The author of 1 Timothy, 2 Timothy, and Titus argues in favor of a “traditional” Greco-Roman gender ideology: that because men and women are biologically different, they ought to behave differently in the family and society. His gender-specific beliefs carry over into his teachings for the house churches, where only free married men are eligible to serve as leaders, teachers, and preachers, while women are expected to take up the subordinate female domestic roles of wife, mother, and household manager. This volume encourages a deeper engagement with the difficult issues—gender, race, and power—raised by these letters. By studying the Pastoral Letters with our minds sharpened and our hearts turned toward a generous freedom, we can struggle most productively with the influences of their teachings, past and present, and we can create a future church and a future world that are more just, truly inclusive, and indelibly marked by God’s grace.
Annette Bourland Huizenga serves as assistant professor of New Testament at the University of Dubuque Theological Seminary (Dubuque, Iowa). Her research interests include the Pauline letters and communities, women in the early church, households in the Roman Empire, and ancient moral-philosophical education. These subjects all come into play in her first book Moral Education for Women in the Pastoral and Pythagorean Letters. She has written several articles about the expectations for women’s behavior, clothing, and virtues in the ancient world. In 2015, the University of Dubuque awarded Dr. Huizenga with the William L. Lomax Award for excellence in Teaching and Advising.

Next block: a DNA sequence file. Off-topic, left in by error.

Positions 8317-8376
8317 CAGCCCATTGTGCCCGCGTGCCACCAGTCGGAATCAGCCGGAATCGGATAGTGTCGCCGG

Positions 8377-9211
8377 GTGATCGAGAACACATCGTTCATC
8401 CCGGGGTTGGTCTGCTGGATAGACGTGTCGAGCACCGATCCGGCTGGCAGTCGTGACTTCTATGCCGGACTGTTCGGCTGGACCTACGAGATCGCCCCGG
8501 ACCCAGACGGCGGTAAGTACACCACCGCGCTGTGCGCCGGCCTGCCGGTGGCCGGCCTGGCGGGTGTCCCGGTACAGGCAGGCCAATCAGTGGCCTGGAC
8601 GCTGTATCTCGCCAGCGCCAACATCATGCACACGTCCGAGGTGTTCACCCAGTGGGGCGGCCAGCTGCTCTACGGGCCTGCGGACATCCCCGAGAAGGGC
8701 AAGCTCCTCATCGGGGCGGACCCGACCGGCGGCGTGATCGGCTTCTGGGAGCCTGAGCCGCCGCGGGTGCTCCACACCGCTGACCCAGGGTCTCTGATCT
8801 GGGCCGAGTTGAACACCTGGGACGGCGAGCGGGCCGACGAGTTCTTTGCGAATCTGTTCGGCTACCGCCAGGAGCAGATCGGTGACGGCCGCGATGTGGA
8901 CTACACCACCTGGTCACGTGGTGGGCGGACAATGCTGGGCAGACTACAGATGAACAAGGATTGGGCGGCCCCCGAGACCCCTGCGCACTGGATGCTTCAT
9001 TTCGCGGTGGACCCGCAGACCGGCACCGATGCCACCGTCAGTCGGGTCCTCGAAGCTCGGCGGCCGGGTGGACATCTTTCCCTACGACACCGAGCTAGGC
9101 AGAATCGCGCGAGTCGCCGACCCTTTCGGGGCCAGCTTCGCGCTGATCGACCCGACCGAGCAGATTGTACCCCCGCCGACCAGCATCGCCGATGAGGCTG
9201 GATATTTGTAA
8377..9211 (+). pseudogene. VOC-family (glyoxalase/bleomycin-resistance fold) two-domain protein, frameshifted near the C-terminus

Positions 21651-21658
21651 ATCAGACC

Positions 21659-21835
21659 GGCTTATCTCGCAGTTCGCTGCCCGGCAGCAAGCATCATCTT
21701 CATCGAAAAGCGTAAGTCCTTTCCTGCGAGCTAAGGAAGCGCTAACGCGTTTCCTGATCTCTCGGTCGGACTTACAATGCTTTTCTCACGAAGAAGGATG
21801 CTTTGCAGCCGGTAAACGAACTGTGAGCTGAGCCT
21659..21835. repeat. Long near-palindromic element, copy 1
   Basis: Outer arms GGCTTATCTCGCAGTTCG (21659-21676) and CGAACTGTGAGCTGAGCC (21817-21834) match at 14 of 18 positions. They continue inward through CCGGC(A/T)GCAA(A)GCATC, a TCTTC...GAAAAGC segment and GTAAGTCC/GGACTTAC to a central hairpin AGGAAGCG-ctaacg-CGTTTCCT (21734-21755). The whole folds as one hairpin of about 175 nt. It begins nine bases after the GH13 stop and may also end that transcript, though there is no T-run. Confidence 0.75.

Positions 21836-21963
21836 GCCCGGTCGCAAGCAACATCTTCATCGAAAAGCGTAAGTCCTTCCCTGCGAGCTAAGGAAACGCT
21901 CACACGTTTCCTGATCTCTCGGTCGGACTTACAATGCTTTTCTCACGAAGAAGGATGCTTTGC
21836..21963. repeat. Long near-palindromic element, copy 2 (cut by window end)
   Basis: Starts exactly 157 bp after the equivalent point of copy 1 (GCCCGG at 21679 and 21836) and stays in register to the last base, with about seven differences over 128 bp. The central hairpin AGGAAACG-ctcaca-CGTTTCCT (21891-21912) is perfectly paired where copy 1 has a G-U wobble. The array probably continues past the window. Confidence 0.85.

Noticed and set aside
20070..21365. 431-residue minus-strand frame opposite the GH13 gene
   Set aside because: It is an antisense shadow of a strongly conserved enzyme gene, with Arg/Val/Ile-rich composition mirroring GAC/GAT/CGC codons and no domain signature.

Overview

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"Huizenga has written an extremely insightful, richly informed, and very readable commentary on the Pastoral Epistles. Her searching analysis defines the patriarchal tenor of the letters with cutting precision, showing how this ideology once worked and works still. This study is an impressive example of feminist biblical criticism, well attuned to the rhetorical cast of the epistles and their socio-historical location. The commentary also features nicely integrated excerpts from other women commentators, which enrich the discussion and symbolize a collaborative interpretive method. I highly recommend this commentary to both students and teachers."
Charles H. Cosgrove, Professor of Early Christian Literature, Garrett-Evangelical Theological Seminary
"Professor Annette Huizenga clearly situates the Pastoral Letters within their ancient Greco-Roman context, demonstrating how they mirror the patriarchal society out of which they emerged, thus allowing the twenty-first-century reader to understand the epistles on their own terms. With great pastoral sensitivity, she is able to help readers discern how these texts might be liberative for both men and women today."
Laurie Brink, OP, Associate Professor of New Testament Studies, Catholic Theological Union
"Annette Huizenga invites us into a difficult conversation about the Pastor's instructions regarding slavery and gender roles. Huizenga's interpretation, joined by the voices of numerous others, is a provocative starting point for contemporary appropriation of the Pastoral Epistles. Accessible and clearly written, this book will be a useful resource for years to come."
Susan Hylen, Candler School of Theology, Emory University